51% of Africa’s exports go to countries highly impacted by COVID-19. As we know, Africa is a large net exporter of fuels. Exports of fuels tend to fluctuate and closely follow the evolution of crude oil prices. ECA predicts over US$ 65bn losses in revenue. The top 10 African exporters of fuels will be hit (based on 2016-18 averages). Average 2016-18 yearly exports revenues from fuels for Africa were US$ 166 billion, with WTI average yearly price for the period at US$ 57.6. Commodity prices are expected to continue declining. The current decline in oil prices has been far more rapid, with some experts projecting, even more severe price declines than in 2014. Already, crude oil prices have fallen by 54 percent in the three months since the start of 2020, with current prices falling below $30 per barrel. The same for non-oil commodity prices. Furthermore, the shock comes at a particularly bad time for three of the largest economies: Nigeria, South-Africa and Angola which already had weak growth outlooks, with South Africa already in recession. COVID-19 could reduce Nigeria’s total exports of crude oil in 2020 by between US 14 billion and US 19 billion (compared to predicted exports without COVID-19). Unfortunately, ECA and ICA analysts expect similar stresses in some other countries.
Decline on remittances and financial sector
Remittances, an important sector of economic activity for many African countries, will be heavily affected by COVID-19 as countries begin to encourage social distancing and confinement measures. Remittances as a share of GDP exceed 5 percent in 13 African countries, and range as high as 23 percent in Lesotho and more than 12 percent in Comoros, The Gambia, and Liberia. The decline in remittances will impact African Small Island Developing States (SIDS), Least Developing Countries (LDCs), conflict affected countries and countries with fragile situations.
Disruption in access to trade credit will further impact pre-financing options of food exporters and importers. For trade credits, countries will need liquidity help, especially those which are net food exporters to avoid increases in Non-Performing Loans (NPLs). Fragilities in this sector will lead to economic uncertainties and challenges for public finances and fiscal positions. There is no doubt that affected countries together with their Development Partners such as the MDBs have already started dialogues on immediate crisis response measures and countercyclical support facilities to help governments mitigate the significant negative economic impacts being caused by the COVID-19.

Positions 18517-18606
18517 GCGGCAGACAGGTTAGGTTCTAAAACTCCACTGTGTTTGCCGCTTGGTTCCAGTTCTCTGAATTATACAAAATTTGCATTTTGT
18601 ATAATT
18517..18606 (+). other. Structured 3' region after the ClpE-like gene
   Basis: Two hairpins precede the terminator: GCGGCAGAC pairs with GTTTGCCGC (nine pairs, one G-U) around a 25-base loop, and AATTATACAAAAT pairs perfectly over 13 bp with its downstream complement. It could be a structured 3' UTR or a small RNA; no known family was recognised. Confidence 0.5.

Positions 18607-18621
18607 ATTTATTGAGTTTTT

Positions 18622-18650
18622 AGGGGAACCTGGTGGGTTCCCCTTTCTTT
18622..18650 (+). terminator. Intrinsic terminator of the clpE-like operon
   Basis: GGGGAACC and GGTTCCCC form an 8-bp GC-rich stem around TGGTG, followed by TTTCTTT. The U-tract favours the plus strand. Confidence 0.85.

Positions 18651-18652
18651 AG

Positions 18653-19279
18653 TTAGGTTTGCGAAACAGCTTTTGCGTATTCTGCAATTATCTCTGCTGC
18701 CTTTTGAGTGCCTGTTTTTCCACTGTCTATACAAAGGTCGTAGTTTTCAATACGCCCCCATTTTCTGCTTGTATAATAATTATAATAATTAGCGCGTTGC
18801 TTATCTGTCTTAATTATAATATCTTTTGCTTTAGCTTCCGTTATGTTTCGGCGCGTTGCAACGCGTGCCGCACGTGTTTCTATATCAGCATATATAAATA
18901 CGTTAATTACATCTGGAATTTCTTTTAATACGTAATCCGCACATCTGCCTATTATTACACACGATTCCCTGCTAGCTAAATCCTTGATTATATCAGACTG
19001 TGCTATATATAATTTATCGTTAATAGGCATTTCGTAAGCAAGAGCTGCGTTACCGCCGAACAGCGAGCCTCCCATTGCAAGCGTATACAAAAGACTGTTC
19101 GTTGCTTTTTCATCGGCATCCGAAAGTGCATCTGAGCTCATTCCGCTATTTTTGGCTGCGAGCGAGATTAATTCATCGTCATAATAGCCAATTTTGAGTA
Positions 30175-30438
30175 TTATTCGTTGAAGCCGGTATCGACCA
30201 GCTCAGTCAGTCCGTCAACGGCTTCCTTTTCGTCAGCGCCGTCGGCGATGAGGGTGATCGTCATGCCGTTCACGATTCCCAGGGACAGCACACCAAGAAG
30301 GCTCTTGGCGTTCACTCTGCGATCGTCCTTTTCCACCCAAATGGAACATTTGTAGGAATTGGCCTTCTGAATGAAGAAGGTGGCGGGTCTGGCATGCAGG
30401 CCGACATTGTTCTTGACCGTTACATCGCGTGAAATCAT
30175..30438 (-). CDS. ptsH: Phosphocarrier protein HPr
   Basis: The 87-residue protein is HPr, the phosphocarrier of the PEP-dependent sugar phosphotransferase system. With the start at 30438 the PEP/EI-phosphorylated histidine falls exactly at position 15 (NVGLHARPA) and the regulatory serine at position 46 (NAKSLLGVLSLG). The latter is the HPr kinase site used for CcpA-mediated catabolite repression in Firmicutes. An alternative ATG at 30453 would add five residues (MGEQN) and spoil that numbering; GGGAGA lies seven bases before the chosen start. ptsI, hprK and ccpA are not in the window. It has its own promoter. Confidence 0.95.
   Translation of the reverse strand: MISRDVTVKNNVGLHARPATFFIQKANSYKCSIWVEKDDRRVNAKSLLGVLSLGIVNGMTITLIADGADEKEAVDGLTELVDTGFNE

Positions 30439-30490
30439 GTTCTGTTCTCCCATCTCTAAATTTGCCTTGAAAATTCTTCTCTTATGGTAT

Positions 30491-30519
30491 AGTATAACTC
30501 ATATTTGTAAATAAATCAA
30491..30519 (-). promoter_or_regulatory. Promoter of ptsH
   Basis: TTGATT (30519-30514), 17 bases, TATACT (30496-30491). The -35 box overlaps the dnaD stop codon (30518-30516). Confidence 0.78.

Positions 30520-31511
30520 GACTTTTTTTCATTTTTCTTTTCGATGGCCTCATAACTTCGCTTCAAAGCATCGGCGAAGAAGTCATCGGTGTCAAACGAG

Poverty, gender and urbanization
The other channel through which COVID-19 will affect economic activity is through poverty, gender and urbanization. In addition, female care-givers will be disproportionately impacted. To illustrate, 65% of all nurses are females, while 72% of all doctors are males. With the experience of Ebola, ECA have found that health workers were more likely than the other groups to become infected and die after being infected.
While the Health of those affected by the virus is clearly of paramount concern, African governments must also prepare for the pandemic’s economic effects to ensure that their countries emerge from the crisis stronger than before. Economic Commission for Africa analysis on impact of COVID-19 on the continent is here to help combat the pandemic. The outbreak should also be a call to strengthen global institutions.
A summary of the document by the ICA Secretariat.